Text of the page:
When the N divider is stepped, the transient response at node Ipd can be first calculated using the linear response outlined in the Introduction section, regardless of whether cycle slip will or will not occur. This is shown in (8).
When the first cycle slip occurs at t = tslip1, this can be viewed as a phase step of -2π rad being applied at the input of the PFD at t = tslip1. To calculate the response at Ipd due to this -2π rad phase step, (6) can be leveraged with a slight modification as the input is now in rad rather than in Hz. The transient response can be calculated by first assuming that the -2π rad phase step is applied at t = 0, rather than at t = tslip1, and is shown in (9). The inverse Laplace is then applied on (9) and arrives at (10).
We then have to shift the transient response in (10) by +tslip1 on a time scale and force the response to be 0 for t < tslip1. This is shown in (11) where u(t) is a unit step function. The total transient response is the sum of the two transient responses as shown in (12). Fig. 3 illustrates the steps for more intuitive understanding.
Fig. 3. Illustrations of 1 cycle slip analysis.
For the one cycle slip case, finding tslip1 is straightforward as shown in (13). Caution must be taken when solving (13) as there can be 2 solutions; tslip1 is the time whereby ipd0(t) crosses Ipdpeak the first time.
So far we have only discussed the solution at node Ipd. The solution at node Fvco will take similar steps. Once tslip1 is figured out, the cycle slip analysis at any node is relatively simple. What follows are the steps for solutions at Fvco. The first step is to calculate the transient due to the equivalent change at Fref as in (14)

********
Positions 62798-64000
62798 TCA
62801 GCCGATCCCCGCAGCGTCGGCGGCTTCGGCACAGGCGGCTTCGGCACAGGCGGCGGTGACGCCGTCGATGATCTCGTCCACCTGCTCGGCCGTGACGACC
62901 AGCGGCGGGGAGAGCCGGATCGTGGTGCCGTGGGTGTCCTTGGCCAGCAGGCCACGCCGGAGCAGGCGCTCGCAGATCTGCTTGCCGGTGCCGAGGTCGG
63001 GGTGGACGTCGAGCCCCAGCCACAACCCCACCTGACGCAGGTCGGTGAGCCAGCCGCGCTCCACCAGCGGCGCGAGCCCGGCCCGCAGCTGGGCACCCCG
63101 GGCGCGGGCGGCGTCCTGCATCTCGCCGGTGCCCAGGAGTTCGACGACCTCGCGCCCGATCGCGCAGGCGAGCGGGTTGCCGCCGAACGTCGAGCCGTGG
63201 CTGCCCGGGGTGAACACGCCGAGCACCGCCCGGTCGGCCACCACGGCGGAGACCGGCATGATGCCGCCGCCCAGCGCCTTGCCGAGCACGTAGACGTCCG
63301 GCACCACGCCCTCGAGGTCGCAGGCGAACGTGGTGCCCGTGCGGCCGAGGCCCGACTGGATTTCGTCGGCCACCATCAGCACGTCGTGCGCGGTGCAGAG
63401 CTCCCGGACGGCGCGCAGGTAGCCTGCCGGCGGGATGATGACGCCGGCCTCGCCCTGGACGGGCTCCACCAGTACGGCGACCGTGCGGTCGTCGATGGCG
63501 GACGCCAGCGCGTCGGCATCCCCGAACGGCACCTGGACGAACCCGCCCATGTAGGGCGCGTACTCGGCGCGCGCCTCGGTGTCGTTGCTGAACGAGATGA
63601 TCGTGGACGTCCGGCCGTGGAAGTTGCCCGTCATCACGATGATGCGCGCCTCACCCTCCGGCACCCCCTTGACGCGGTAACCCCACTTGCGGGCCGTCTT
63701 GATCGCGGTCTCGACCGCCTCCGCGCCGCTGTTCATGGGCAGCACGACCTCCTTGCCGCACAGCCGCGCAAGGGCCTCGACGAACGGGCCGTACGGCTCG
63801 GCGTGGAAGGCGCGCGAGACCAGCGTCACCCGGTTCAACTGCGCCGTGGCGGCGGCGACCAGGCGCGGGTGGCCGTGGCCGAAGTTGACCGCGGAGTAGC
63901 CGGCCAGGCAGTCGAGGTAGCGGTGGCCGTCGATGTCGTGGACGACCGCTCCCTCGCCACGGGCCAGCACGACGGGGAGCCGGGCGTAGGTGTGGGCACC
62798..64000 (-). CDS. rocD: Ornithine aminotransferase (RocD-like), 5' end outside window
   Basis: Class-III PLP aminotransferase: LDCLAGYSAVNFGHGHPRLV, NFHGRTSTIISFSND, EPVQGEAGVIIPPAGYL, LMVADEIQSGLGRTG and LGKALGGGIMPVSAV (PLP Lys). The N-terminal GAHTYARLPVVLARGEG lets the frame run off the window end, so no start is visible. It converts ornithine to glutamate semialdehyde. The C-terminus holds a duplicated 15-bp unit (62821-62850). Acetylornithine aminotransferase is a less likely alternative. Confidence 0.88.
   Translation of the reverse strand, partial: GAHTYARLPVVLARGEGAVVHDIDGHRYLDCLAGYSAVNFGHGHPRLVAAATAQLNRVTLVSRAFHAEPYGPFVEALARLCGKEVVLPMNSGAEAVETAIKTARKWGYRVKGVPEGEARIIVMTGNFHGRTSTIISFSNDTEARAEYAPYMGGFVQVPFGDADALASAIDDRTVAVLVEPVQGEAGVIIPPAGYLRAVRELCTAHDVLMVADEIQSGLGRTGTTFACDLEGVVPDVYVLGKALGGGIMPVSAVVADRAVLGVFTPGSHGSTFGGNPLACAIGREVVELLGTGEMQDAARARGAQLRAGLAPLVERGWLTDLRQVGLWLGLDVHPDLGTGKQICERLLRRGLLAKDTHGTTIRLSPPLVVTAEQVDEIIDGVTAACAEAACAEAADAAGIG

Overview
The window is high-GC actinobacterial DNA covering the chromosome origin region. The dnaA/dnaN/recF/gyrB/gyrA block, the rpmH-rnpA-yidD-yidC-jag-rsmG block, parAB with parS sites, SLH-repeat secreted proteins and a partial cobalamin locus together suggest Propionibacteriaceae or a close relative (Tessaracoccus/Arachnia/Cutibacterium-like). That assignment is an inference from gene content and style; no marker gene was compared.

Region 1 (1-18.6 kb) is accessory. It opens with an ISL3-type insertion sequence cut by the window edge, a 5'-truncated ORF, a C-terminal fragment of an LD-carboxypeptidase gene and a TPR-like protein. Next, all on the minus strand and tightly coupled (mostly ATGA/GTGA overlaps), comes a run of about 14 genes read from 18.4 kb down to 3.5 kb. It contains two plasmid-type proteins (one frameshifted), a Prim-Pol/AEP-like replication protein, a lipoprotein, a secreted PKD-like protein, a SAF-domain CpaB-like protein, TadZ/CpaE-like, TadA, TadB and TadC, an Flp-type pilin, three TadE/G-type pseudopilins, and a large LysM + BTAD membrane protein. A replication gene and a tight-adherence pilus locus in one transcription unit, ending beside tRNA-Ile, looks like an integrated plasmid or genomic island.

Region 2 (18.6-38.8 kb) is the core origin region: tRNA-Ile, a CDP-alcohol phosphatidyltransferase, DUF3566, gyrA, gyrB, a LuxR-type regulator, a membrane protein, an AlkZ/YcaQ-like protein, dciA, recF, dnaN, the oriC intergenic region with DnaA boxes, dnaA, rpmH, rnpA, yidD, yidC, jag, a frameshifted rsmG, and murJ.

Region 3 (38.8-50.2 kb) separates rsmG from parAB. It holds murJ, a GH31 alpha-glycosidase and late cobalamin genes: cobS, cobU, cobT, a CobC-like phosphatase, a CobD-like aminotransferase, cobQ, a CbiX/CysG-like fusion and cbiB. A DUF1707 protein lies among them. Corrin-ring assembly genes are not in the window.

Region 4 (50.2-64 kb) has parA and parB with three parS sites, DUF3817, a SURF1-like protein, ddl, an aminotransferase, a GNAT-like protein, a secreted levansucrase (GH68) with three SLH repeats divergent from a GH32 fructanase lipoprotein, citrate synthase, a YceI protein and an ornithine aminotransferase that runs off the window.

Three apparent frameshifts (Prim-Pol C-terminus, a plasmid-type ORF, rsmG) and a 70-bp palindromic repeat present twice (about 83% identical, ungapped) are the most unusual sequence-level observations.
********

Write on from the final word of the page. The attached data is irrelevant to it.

Next, we need to calculate the transient response when the cycle slip occurs at t = tslip1 where this is equivalent to having a -2π rad phase step applied at the input of the PFD. To simplify the analysis, it is assumed first that the -2π is applied at t=0, instead of at t=tslip1. The steps to arrive at the shifted time-domain response are shown in (15) and (16). The transient solution in (16) needs to be time shifted by tslip1. The response prior to tslip1 is forced to 0, as defined in (17). The total transient solution at Fvco is given in (18).
CONCLUSION FOR PART 1
The Part 2 of this paper will be covering the generalized solution for N cycle slip analysis and comparison with analysis from ADS.
Akmarul Ariffin Salleh (M’05) received his B.E. (Summa Cum Laude) degree from Vanderbilt University, Nashville, Tennessee, in 1999 in electrical engineering with a major in Mathematics. He joined Agilent Technologies in 2000 as a Network Analyzer Product Engineer. Since 2005, he worked as an R&D Engineer for Agilent Santa Rosa California, designing high-performance handheld network analyzers and spectrum analyzers.
His current research interest is on low phase noise, fast settling phase-locked loop frequency synthesis, and spur free Sigma Delta frac N.